I threw him off the set.

MatBlackmore said...

Shaky-cam I can live with if it's used at the right time (to make the viewer feel a voyeur or part of the action) but multi-slam-cut just tells me that the director didn't get the shots right and they're trying to save the scene in the edit. It allows filmmakers to be lazy with their setups. Sometimes that can't be helped, due to circumstances beyond anyone's control. Sometimes you may want to create confusion and disorientation. But spare us the continual use. That means you, Marc Forster. Give us a quantum of solace, for god's sake.

Dozeymagz said...

Well said sir! Can't stand shaky camera shots - not just in movies either - but especially in those AWFUL TV ads that try to pretend they're 'spur of the moment - 'Real Life' interviews with GENUINE members of the public cornered in some randomly chosen location! GAHHH!!!! Also particularly when the shaky cameras are during a cookery prog - talk about making you feel sicky!!! Hideous beyond belief...

... I have now forgotten what I was ranting about.... but I meant it! Every last stinking word! Haaa!

Dim said...

Ooh, Dozeymagz, what about the dentist interviews for Sensodyne? Where the camera is shaky AND at a weird angle?Eh? Eh? James Moran taps the mood of the nation once again...
I thought of you yesterday, by the way. I was driving along and passed a store called "Save on Foods" only the light in the "F" had gone out, so it said "Save on oods" and I imagined a whole line of Ood with price labels on, and thought of you. I know you only did the one Dr Who ep and it wasn't an Ood one, but I still thought of you. Another example of how your blog has polluted every aspect of my life, even when I've moved to Canada.

jim said...

Another nail smashed squarely on the head, Moran. Today's directors clearly spawned from the post-Pepsi Generation crop of underparented, overmedicated, acronym-diagnosed children.

It's bad enough that a weak collection of film school parlor tricks (chief among them the bogglecam effect you mentioned) have replaced originality, innovation and artistic exploration and choice; worse yet is that newcomers have no qualms about adopting *horrible* trends like these gimmicky effects, simply because other productions employ them. Mediocrity in film and television is a vast, shallow mudhole where there's always room for one more. Monkey sees MTV videos with rapid cuts. Monkey grows up to make movies with rapid cuts.

Do any of these directors ever scrutinize their work, and then come to the realization that they're clinging desperately to a played-out shortcut? Will the next director to bogglecam a fight scene, or depict someone firing two pistols in a slow-mo dive-and-roll, admit that he's the last fly dining on a cold, played-out hunk of poo?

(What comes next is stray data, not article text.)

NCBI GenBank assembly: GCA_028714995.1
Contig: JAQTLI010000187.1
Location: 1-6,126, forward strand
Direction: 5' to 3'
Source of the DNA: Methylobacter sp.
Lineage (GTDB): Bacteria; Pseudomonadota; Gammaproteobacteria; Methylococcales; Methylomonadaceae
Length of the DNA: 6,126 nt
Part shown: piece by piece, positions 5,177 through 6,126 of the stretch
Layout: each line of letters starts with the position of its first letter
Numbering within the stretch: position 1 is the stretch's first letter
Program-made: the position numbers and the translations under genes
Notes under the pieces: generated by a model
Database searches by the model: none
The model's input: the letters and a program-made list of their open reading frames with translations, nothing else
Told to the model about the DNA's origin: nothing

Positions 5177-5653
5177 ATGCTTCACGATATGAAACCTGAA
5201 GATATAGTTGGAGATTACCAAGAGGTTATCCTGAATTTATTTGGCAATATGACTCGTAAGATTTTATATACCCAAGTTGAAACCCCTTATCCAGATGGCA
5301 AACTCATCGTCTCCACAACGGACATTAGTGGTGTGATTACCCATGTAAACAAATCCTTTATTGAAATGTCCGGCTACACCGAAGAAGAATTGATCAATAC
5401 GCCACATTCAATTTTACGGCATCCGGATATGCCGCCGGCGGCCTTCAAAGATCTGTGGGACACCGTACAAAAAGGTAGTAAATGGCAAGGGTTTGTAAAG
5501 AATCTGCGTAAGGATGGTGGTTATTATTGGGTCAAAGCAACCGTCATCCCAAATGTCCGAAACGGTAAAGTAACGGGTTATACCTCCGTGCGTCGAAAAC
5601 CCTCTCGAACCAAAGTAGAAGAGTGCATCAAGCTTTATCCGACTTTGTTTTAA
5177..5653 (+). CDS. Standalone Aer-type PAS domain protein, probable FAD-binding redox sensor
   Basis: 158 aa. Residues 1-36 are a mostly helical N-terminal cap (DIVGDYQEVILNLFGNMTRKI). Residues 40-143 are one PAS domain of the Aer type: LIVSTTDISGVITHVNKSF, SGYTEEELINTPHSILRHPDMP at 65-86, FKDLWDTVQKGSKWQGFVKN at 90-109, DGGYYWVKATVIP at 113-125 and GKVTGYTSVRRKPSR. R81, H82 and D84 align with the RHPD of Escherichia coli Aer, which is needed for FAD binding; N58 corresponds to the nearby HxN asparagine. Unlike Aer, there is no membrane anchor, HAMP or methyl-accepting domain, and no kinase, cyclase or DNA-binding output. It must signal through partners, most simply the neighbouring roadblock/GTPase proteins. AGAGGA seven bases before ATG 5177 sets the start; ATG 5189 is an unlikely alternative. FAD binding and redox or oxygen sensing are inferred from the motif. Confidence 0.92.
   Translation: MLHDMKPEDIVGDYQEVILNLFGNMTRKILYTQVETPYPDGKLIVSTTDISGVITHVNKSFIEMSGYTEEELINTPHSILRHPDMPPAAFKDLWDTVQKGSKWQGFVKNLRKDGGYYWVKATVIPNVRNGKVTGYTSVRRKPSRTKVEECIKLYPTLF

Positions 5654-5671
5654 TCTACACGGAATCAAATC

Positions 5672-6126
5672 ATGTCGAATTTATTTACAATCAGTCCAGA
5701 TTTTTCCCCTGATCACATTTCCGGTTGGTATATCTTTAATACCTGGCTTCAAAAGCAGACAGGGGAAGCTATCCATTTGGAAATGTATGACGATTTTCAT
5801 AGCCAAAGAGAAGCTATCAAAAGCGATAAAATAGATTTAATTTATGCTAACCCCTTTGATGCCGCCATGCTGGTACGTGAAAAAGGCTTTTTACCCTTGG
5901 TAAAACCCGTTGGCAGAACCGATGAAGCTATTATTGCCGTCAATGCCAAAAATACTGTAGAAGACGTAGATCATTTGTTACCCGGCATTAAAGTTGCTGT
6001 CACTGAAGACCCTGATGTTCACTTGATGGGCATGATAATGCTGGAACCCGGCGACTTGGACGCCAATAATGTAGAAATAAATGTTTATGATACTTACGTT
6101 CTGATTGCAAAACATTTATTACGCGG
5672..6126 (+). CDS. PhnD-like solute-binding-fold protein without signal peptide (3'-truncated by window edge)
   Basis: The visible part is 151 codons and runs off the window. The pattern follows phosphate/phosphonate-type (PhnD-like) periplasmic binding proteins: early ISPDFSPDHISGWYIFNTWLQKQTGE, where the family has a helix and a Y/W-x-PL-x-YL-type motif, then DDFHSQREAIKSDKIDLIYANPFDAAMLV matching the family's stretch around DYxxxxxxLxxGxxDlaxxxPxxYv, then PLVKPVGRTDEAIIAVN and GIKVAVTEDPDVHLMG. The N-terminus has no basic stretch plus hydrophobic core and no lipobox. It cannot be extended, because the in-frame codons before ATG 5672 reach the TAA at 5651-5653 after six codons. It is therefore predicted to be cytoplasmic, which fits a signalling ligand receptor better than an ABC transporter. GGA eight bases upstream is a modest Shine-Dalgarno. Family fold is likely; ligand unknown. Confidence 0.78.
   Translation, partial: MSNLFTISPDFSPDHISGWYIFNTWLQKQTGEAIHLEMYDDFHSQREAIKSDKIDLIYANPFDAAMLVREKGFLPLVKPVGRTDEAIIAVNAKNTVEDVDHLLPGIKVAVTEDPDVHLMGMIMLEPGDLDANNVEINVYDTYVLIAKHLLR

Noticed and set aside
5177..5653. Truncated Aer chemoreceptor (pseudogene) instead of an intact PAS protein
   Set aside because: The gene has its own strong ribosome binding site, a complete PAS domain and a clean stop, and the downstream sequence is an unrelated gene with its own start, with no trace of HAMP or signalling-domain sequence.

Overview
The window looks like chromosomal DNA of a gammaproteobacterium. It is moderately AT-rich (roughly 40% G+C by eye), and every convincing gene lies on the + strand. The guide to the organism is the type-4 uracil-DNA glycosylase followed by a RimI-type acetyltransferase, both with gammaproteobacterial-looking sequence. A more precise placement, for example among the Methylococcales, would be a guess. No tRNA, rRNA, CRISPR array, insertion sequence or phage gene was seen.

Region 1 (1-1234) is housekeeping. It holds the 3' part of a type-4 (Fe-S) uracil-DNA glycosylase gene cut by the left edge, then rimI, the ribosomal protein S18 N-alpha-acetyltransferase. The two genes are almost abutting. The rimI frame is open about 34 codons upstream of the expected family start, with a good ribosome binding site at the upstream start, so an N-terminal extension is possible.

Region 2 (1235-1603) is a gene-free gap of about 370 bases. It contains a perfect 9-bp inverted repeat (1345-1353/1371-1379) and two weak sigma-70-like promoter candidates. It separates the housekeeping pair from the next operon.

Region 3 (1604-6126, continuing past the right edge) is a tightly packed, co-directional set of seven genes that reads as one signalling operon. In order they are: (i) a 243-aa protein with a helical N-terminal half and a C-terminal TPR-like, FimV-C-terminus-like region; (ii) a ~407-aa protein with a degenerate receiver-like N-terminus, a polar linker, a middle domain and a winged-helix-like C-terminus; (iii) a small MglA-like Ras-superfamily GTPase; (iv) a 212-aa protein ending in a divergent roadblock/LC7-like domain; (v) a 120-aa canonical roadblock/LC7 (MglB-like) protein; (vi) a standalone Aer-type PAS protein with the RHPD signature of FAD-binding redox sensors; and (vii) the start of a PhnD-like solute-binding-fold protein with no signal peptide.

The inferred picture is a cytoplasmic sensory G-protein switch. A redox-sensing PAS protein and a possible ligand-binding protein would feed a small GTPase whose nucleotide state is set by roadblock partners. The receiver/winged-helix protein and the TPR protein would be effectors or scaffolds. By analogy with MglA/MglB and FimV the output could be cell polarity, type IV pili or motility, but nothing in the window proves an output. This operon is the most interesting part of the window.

No. He'll follow the swarm to the next warm lump. And that's how actors like Vin Diesel wind up in movies with sassy child co-stars and talking chihuahuas. Deliver us from this, already.

david lemon said...

Yup, with you on that. 'In The Loop' the new Armando Ianucci film is another example of good 'shakeycam' as it's going for a mock-doc effect.

I used to shoot fly on the wall stuff and only moved the camera in order to follow what was going on (eg following the police into a crack den). Moving the camera around for no reason just takes out of what you're watching-and gives you a headache.

Oli said...

"You may as well stick a camera on a piece of string, spin it around your head, and film a big shaky blur for 90 minutes."

Ladies and gentlemen, Aliens vs. Predator

Chuck said...

Thank god that's been said. Now finally we can get back to zooming the camera in and out quickly to the beat of some groovy music.

Dozeymagz said...

Gahhhh!!! Yes DIM - all my most hideous nightmares rolled into one - dentists, shaky cameras and bad angles *shudder*

martin said...

And so us all.

And I was going to say AVP Oli, you spoilspork - it's the worst example I've seen of the drunken camera man/edited by molineaux style.

the thing I hate about "docmentary style" shaky camera movement is that you don't get it in real documentaries, presumably because the cameraman is capible of holding a camera still for more than 3 seconds.

clarrisani said...

I think every viewer in the world is now in love with you.

Dom Carver said...

You tell them sunshine ;-)

James said...

Couldn't agree more.

It's also deteriorating the composition of a shot. I don't think most modern directors even know how to shoot a scene in a single shot, anymore.

osirun said...

Yes. I believe something happened in the new Daniel Craig Bond movie, in between the moody brooding, but I'm damned if I could make out what it was.

fortunesfool73 said...

Well said, sir. This phenomena is really starting to get on my tits. Does no one remember the steady-cam. Just blogged on this very same thing myself, minus the swearing.

blearyboy said...

You may not watch a lot of CBeebies, but there's an awful lot of shaky POV camerawork in the Tweenies. Presumably, under-5's these days prefer their TV with a little more edge.

Also, Postman Pat now has a helicopter. What's up with that?

Matthew Merkovich said...

Amen! I even took this a step further in my own little blog.

http://tinyurl.com/pu27aq

erasure19 said...

I was hugely anticipating the Battlestar Gallactica series from Netflix...two episodes in I had such a roaring headache from the jerky camera BS I just gave up. Apparently in this highly-evolved universe they can time warp but everyone has Parkinson's Disease. Series removed from queue. Thank you shitty director.

Shane Knight said...

WFT?!!!

Did someone just blast BSG?

"Apparently in this highly-evolved universe they can time warp but everyone has Parkinson's Disease. Series removed from queue"

If you stop watching this show then you may has well cut out your eyes!!

Anyone can Time Warp, even in this day an age.

It's just a jump to the left....